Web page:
New Zealanders with chronic illnesses are applauding the Government's decision to allow doctors to prescribe a cannabis-sourced substance.
Associate Health Minister Peter Dunne announced today that restrictions would be removed for cannabidiol, or CBD, bringing New Zealand into line with other countries including Australia.
Until now, CBD has been classed as a controlled drug, meaning the Ministry of Health needed to approve its use. Extracted from cannabis, it has little or no psychoactive properties and can be used for pain relief.
One of those welcoming the rule change is Molly Kelsey, from Auckland. She has epilepsy and a psychogenic disorder and takes up to eight medications a day.
The 24-year-old said she had been seizure-free for five months, but on bad days she had 10 to 20 seizures a day. She can't drive, can only work part time, and suffers from chronic fatigue syndrome.
"I'm on a whole bunch of meds at the moment, like a cocktail. If I could even just get off one of them by using CBD oil it would be amazing. That would just change my life."
Kelsey said she did not meet the threshold for CBD under the existing regime, which required sign-off from the ministry.
"My neurologist told me that ... basically I wasn't having enough seizures and they weren't violent enough to qualify.
"They were looking at me having surgery, which was going to be more viable than actually getting access to CBD oil. Which is ridiculous."
The rule change comes after several high-profile campaigns.
Unionist Helen Kelly took cannabis for pain relief before her death from cancer last year, and urged the Government to allow her to do so legally.
Nelson teenager Alex Renton was the first person to get approval to use CBD before his death in 2015. His mother Rose Renton now has a petition before Parliament which aims to improve access to medical cannabis in New Zealand, at an affordable price.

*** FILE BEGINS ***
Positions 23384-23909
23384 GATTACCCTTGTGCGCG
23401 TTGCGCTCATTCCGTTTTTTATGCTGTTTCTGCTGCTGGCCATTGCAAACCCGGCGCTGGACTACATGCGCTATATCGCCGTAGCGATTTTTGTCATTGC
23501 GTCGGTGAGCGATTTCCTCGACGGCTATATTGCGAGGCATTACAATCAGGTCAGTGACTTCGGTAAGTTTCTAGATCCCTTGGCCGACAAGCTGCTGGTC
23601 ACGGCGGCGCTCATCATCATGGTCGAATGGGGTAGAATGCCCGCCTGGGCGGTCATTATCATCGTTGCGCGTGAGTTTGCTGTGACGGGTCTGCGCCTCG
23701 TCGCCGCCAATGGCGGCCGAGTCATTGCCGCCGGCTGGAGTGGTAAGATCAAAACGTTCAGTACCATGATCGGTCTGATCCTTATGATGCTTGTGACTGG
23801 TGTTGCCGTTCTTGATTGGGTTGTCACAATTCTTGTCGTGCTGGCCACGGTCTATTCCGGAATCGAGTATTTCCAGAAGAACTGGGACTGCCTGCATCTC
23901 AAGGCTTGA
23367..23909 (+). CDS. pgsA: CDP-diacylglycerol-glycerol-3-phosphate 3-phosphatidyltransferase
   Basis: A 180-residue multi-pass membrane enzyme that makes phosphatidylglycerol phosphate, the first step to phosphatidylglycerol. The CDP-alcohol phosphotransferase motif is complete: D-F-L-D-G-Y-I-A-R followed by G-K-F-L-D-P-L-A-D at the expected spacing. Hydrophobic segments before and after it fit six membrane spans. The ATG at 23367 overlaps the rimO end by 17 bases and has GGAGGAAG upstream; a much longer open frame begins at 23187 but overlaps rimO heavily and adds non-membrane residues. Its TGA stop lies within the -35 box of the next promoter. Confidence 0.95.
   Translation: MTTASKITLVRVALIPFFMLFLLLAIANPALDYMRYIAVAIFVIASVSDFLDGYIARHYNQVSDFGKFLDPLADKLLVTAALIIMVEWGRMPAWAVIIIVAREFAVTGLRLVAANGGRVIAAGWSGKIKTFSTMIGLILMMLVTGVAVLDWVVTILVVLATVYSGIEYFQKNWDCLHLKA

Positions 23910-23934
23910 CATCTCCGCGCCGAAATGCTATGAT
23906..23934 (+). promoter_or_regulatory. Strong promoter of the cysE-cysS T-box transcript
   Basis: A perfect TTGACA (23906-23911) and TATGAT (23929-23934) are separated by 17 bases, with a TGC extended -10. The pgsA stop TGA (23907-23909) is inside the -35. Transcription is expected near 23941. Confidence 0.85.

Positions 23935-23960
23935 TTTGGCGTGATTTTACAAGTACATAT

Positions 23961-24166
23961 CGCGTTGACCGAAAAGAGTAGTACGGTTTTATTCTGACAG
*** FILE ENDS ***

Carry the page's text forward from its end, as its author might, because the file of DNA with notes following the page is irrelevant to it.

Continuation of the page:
Dunne said today that he made his decision about the drug after advice from an expert committee, and he was pleased that Cabinet had accepted his recommendation.
"In practical terms, the changes mean CBD would be able to be prescribed by a doctor to their patient and supplied in a manner similar to any other prescription medicine."
Dunne said some barriers remained to getting access to the drug, in particular New Zealanders' ability to import it.
There is a limited range of medical-grade CBD products, and there are strict limits in many countries on importing and exporting the drug.
"However, we do know of at least one CBD product in development made to high manufacturing standards that will contain two per cent or less of the other cannabinoids found in cannabis," Dunne said.
Doctors will be able prescribe up to three months' supply of CBD.
NZ Drug Foundation director Ross Bell applauded the move, saying it was a "very good decision" based on expert evidence.
"It represents another positive move forward to remove some of the barriers that patients are faced with in accessing medical cannabis products."
It did not resolve the issue of the drug's cost, he said. CBD-only drugs remained expensive because they were not subsidised by Pharmac.
Another obstacle was doctors' scepticism about prescribing CBD, he said.
In February, Dunne agreed to delegate approval for medical marijuana applications to the ministry. Until then, any applications had required ministerial sign-off.